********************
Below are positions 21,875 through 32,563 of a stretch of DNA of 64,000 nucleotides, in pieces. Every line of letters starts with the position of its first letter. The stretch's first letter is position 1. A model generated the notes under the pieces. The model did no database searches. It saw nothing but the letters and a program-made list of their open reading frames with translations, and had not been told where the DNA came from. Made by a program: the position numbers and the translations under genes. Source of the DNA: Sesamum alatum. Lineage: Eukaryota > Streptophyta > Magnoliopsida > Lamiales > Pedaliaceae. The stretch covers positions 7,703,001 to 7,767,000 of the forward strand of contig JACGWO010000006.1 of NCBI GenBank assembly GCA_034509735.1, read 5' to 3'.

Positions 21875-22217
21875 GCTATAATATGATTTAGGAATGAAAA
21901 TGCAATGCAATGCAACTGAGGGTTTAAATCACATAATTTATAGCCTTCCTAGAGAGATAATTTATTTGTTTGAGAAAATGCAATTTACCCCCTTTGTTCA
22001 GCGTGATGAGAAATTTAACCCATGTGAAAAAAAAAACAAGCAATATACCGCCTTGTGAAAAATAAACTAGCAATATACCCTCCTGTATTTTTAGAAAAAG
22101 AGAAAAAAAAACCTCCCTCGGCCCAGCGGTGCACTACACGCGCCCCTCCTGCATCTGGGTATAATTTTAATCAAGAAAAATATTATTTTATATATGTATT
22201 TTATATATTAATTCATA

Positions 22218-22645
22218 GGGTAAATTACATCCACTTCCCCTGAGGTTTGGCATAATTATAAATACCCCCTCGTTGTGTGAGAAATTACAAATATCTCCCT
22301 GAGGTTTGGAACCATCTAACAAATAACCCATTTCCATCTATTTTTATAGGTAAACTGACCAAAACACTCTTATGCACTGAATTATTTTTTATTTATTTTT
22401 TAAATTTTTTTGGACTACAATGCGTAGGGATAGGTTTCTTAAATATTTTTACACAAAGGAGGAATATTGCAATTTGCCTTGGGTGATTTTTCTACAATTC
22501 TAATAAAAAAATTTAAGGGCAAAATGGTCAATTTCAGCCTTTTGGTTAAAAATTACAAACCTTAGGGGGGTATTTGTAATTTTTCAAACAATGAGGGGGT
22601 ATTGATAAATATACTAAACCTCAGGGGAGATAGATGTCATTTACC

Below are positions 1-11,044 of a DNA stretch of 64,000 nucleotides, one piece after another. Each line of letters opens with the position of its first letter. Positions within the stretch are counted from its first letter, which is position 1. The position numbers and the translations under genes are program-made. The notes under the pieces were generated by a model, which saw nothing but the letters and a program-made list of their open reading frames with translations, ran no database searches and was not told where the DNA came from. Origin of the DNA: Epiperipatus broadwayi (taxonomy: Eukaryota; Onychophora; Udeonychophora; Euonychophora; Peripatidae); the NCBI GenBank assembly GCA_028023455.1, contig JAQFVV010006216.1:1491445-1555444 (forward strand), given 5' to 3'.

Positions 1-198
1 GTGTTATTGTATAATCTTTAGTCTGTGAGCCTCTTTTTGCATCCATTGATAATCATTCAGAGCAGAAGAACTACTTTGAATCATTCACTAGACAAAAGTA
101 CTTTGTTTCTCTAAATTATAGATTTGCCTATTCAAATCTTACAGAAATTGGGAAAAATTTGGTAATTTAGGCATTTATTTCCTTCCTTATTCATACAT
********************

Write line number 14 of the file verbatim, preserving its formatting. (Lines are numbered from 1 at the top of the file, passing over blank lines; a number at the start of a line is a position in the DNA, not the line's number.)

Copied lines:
Below are positions 1-11,044 of a DNA stretch of 64,000 nucleotides, one piece after another. Each line of letters opens with the position of its first letter. Positions within the stretch are counted from its first letter, which is position 1. The position numbers and the translations under genes are program-made. The notes under the pieces were generated by a model, which saw nothing but the letters and a program-made list of their open reading frames with translations, ran no database searches and was not told where the DNA came from. Origin of the DNA: Epiperipatus broadwayi (taxonomy: Eukaryota; Onychophora; Udeonychophora; Euonychophora; Peripatidae); the NCBI GenBank assembly GCA_028023455.1, contig JAQFVV010006216.1:1491445-1555444 (forward strand), given 5' to 3'.